You are hereEnvironment
14 July 2010 I just spent four hours on a boat in the Gulf of Mexico with fellow veterans and two retired Generals, touring the damage that the oil spill has had on the coast and the economy here in Louisiana. As a Gulf native, I know how much this will hurt the people here, and across America, who depend on the region for their livelihoods. But I also came as a veteran to see just how bad it would be if oil platforms were attacked by terrorist groups.
July 13: Corey Hebert, WDSU medical editor, talks with Keith Olbermann about attention being paid to Gulf Coast residents whose health is affected by the BP oil disaster.
Translation: "We will not tolerate wrongdoing by small fry (just forget Bush/Cheney, etc., etc., etc.)."
By Jeremy Pelofsky
WASHINGTON (Reuters) - Six more New Orleans police officers have been indicted in connection with the shooting deaths of two people and the wounding of four others who were walking on a bridge after Hurricane Katrina devastated the city in 2005, the Justice Department said on Tuesday.
U.S. prosecutors unsealed a 27-count indictment that charged three current officers and one former officer with the killing, and subsequent cover-up, of James Brissette, a 17-year-old city resident, and Ronald Madison, a 40-year-old man who suffered disabilities and was shot in the back.
July 20th - On the 3-Month Anniversary of the Gulf of Mexico Oil Disaster - Join us to kick-off a week of actions that support people and the planet over corporate polluters like BP.
The BP blowout disaster began with an explosion that killed 11 workers on the Deepwater Horizon oil rig. This disaster has since devastated livelihoods and the future for people in the Gulf, as well as the ecosystem of fish, birds and other wildlife in this wounded region of the U.S.
July 20th also represents the 41st anniversary of the Apollo moon landing.
Two historic events, one an example of American aspiration and ingenuity, and the other of corporate polluters' undermining our economy, environment and democracy.
By Dave Lindorff
The Obama administration and BP have clearly been conspiring to hide the magnitude of the Gulf oil catastrophe from the public. One way they're doing this is by threatening jail terms and $40,000 fines against those who go to document the fiasco.
That is ridiculous. There is not a conceivable justification for banning the media from fully covering this environmental disaster.
July 8, 2010 Aided by federal and state tax breaks, solar energy will be cheaper than building new nuclear power plants, according to a North Carolina study released today.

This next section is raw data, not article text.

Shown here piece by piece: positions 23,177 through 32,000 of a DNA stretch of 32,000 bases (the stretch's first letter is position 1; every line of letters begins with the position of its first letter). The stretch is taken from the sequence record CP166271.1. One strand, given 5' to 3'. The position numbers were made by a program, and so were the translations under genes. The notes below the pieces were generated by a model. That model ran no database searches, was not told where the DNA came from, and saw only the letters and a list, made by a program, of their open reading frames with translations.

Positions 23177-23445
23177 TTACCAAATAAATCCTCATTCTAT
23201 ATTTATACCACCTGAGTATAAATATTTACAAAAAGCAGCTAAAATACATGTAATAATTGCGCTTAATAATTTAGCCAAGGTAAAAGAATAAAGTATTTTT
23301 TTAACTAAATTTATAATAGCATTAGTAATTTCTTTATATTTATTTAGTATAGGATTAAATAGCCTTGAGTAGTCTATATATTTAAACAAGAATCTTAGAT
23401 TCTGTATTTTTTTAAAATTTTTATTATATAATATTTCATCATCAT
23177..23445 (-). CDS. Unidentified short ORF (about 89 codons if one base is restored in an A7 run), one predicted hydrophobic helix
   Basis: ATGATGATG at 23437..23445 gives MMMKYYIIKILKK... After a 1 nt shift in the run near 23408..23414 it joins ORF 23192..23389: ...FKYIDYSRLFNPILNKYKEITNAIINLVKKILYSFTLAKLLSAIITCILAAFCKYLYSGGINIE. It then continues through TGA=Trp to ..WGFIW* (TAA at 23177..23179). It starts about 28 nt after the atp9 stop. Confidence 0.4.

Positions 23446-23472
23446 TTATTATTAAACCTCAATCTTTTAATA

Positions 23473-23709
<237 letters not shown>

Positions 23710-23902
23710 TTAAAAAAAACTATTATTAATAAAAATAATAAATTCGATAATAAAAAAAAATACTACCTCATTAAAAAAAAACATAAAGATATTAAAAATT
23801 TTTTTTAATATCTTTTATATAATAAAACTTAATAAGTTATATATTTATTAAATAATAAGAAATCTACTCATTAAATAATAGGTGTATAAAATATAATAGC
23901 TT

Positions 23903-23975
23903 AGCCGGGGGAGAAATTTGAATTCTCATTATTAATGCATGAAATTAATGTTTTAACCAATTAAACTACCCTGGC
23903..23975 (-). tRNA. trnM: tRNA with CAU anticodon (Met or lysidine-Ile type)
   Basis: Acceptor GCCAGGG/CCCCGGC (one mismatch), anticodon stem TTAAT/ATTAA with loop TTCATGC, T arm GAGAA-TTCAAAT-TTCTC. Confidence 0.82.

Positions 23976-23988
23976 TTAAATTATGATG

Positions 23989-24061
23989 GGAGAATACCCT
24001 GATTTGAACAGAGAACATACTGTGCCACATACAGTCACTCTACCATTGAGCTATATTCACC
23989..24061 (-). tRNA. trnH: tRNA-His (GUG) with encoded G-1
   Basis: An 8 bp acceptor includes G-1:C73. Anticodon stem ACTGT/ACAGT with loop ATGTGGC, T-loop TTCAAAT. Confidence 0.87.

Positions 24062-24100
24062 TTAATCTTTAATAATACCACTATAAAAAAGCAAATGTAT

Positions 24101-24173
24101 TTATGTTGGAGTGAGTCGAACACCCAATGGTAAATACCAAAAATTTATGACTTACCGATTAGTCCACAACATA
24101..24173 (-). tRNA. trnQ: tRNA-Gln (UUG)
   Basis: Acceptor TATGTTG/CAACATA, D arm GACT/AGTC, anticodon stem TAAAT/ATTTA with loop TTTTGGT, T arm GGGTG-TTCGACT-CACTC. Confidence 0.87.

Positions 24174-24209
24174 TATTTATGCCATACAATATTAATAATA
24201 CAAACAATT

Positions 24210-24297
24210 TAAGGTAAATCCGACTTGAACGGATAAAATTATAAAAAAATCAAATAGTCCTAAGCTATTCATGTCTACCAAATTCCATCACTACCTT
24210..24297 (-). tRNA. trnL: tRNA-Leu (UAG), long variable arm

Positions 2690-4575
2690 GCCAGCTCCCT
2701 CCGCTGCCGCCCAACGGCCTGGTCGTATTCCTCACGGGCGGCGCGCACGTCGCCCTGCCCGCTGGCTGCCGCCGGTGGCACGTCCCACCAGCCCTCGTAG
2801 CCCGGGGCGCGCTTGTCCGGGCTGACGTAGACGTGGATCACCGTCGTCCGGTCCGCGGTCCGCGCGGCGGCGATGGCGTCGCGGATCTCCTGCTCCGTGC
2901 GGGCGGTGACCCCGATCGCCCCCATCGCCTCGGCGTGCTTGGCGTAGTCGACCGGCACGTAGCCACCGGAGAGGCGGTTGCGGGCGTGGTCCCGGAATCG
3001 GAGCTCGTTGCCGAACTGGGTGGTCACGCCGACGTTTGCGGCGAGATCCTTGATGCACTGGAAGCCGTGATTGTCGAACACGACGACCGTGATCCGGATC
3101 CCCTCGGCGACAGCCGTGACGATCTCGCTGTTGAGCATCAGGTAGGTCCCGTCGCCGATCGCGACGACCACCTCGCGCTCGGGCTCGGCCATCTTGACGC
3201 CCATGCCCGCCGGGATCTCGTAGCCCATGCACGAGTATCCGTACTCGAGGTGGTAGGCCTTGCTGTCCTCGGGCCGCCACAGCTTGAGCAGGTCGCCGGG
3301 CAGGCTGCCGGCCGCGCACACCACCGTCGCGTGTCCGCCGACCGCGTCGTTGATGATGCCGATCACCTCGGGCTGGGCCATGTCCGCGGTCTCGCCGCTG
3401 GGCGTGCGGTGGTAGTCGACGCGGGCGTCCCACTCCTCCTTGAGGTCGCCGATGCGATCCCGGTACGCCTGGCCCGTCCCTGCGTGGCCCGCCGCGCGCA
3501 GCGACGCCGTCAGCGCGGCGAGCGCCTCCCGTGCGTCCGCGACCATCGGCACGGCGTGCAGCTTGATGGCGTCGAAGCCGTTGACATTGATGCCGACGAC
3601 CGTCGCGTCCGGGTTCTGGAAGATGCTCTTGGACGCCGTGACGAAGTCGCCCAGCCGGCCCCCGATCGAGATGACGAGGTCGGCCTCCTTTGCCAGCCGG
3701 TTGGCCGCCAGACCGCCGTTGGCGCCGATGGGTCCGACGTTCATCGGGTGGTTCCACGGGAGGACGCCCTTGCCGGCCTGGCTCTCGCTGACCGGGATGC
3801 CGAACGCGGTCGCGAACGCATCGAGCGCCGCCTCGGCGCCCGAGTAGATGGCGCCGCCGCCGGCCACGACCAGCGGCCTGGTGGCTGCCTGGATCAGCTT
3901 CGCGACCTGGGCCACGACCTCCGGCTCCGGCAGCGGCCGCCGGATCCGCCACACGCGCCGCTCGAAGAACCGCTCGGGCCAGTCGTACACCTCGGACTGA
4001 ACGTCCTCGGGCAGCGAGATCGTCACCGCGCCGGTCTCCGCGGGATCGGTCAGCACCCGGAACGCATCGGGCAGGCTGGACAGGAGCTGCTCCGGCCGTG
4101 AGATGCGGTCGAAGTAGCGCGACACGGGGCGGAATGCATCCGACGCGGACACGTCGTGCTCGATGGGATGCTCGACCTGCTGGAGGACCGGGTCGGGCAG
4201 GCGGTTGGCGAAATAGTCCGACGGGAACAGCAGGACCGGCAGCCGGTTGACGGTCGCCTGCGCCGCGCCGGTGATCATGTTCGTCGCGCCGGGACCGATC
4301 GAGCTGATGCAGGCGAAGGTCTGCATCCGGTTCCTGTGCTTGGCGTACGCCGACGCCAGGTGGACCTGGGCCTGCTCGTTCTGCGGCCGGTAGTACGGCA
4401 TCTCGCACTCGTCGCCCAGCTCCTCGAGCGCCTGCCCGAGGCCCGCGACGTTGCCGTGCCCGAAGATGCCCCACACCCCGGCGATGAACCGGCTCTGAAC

Dr. John Blackburn, the emeritus chair of economics and former chancellor of Duke University, said the costs of new nuclear plants continues to rise while electricity generated from solar voltaic panels is only half the cost of 12 years ago. Continued with More Coming Tomorrow
At least as to this short report that a more in-depth report to be publish tomorrow.
By Dahr Jamail, Inter Press Service
NEW ORLEANS, Jul 7, 2010 (IPS) - Last week, the U.S. Coast Guard, working in concert with oil giant BP, instituted new restrictions across the U.S. Gulf Coast that prevent the media from coming within 20 metres of booms or response vessels on beaches or water. But the insidiousness of the restrictions runs even deeper.
"You can't come in here," Don, the security guard hired by BP, told IPS at the Oiled Wildlife Rehabilitation Center at Fort Jackson, Louisiana.
Inside, the International Bird Rescue Research Center, one of the companies hired by BP to clean wildlife, works to wash oiled birds before returning them to the wild.
By James Ridgeway
The way the Washington Post reported the story, Congress has finally pushed through “tougher” off-shore drilling regulations for oil companies.
Two key Senate committees approved legislation before the July 4 holiday that purport to change the way the federal government regulates offshore oil drilling and that penalize companies for oil spills. Both measures passed on bipartisan voice votes. One approved by the Energy and Natural Resources Committee would raise the civil and criminal penalties for a spill, require more safety equipment redundancies, boost the number of federal safety inspectors and demand additional precautions for deep-water drilling. The other, passed by the Environment and Public Works Committee, would remove a $75 million limit on oil company liability and would retroactively remove the liability cap for BP and the Deepwater Horizon explosion.